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Methylmercury poisoning in Iraqi children: clinical observations over two years.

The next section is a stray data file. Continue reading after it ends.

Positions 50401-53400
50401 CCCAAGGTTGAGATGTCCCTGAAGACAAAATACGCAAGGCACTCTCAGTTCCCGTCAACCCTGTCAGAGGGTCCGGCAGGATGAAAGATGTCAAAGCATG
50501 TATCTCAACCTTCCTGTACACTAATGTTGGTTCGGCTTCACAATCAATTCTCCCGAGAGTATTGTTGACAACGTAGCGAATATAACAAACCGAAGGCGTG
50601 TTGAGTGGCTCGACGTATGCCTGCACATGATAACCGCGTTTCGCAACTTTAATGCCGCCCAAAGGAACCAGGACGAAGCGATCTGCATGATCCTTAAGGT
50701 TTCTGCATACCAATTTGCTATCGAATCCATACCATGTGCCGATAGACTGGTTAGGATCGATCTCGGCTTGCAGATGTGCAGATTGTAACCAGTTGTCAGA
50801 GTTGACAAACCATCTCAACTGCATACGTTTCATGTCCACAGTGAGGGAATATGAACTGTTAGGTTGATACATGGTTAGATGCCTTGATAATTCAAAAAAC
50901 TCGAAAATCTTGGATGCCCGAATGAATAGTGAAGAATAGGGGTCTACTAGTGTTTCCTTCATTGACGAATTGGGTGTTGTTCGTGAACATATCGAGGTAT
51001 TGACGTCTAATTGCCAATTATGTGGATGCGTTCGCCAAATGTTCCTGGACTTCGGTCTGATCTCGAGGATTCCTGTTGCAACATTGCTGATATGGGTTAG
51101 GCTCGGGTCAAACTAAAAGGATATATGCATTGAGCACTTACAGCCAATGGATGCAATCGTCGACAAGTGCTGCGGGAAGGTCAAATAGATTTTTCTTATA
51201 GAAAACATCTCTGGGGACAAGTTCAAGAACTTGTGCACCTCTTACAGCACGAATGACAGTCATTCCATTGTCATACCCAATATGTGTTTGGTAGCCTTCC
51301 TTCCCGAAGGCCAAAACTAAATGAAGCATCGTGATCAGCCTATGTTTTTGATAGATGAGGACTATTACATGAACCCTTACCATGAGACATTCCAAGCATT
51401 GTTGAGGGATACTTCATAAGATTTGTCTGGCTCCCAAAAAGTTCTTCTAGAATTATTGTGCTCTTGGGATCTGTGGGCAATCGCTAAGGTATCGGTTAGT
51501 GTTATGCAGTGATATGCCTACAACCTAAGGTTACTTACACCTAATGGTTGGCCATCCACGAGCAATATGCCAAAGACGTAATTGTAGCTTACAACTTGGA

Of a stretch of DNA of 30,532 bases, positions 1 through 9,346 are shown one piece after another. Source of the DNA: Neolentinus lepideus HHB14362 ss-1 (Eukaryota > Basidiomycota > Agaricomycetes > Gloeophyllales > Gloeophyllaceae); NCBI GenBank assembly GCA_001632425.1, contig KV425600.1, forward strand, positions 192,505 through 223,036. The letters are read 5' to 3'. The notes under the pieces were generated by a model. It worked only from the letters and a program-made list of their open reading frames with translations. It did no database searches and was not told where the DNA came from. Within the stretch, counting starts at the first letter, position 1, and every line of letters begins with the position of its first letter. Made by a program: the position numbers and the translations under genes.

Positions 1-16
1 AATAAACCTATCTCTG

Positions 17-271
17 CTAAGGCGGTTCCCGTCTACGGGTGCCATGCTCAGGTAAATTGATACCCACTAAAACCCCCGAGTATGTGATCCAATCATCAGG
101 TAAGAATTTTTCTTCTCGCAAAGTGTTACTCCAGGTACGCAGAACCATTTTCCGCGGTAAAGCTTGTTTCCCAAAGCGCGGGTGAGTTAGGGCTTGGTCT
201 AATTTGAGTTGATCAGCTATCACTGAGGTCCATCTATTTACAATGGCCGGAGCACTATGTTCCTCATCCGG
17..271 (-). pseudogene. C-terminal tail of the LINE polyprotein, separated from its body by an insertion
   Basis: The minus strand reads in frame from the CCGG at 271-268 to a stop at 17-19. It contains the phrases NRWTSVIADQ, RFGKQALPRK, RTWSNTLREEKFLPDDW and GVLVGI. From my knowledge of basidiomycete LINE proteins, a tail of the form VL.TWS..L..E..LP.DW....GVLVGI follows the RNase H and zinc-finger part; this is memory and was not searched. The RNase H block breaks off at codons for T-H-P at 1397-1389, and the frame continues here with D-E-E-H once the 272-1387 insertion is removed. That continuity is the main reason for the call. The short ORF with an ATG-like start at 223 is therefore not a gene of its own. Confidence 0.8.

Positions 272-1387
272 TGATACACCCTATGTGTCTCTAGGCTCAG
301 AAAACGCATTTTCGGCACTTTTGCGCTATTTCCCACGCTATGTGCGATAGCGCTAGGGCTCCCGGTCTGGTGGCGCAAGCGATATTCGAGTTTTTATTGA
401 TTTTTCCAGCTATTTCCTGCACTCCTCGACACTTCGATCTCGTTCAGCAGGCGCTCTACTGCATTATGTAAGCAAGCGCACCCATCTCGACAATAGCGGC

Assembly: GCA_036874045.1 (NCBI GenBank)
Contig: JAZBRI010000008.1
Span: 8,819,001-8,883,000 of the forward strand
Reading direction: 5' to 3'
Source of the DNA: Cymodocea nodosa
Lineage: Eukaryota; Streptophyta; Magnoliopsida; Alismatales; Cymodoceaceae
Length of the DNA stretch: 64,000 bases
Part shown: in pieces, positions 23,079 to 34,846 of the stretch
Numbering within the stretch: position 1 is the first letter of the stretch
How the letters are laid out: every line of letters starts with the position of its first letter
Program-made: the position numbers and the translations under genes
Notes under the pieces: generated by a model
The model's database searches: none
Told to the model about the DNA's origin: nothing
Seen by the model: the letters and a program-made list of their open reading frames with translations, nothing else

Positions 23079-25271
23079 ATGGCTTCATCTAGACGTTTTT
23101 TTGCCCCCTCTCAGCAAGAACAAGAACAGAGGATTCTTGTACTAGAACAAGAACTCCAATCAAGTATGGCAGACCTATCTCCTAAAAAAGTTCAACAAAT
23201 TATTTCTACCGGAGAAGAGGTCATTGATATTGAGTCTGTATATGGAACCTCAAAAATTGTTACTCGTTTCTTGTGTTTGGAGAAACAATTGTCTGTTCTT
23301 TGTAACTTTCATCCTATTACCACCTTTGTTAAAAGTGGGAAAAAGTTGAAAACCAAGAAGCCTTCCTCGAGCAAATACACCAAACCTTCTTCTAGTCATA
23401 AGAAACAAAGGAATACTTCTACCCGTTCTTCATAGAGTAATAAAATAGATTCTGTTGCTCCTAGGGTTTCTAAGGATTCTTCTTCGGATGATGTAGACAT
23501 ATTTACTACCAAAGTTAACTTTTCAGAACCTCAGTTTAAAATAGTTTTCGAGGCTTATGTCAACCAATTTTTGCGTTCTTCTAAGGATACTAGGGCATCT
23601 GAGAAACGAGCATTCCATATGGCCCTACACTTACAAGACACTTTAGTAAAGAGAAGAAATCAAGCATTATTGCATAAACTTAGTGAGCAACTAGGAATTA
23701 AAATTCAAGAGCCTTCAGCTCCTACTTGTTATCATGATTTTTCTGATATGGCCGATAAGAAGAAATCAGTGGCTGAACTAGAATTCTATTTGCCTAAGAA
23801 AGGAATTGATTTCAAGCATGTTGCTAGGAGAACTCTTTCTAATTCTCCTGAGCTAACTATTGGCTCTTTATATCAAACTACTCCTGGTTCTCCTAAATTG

The clinical features of 49 children who had eaten bread contaminated with methylmercury in rural Iraq were reviewed. Symptoms and signs relating to the nervous system--varying degrees of ataxia, weakness, and visual and sensory changes--dominated the clinical picture. The severity of poisoning was related to the blood mercury concentration, as was the degree of recovery. Follow-up over two years showed that children who had had mild or moderate poisoning slowly but steadily improved, some of them recovering normal function, though all had a residual generalized hyperreflexia. In some patients ataxia and motor weakness disappeared. Visual changes also improved, though less completely, and of 17 blind children, only five had recovered partial sight by the end of two years. Seven of the 18 children who suffered very severe poisoning were left physically and mentally incapacitated. The degree of clinical progress shown by these children was better than that shown by some other groups of patients, possibly because the poisoning was relatively acute and mercury consumption was stopped immediately after its effects had become obvious.

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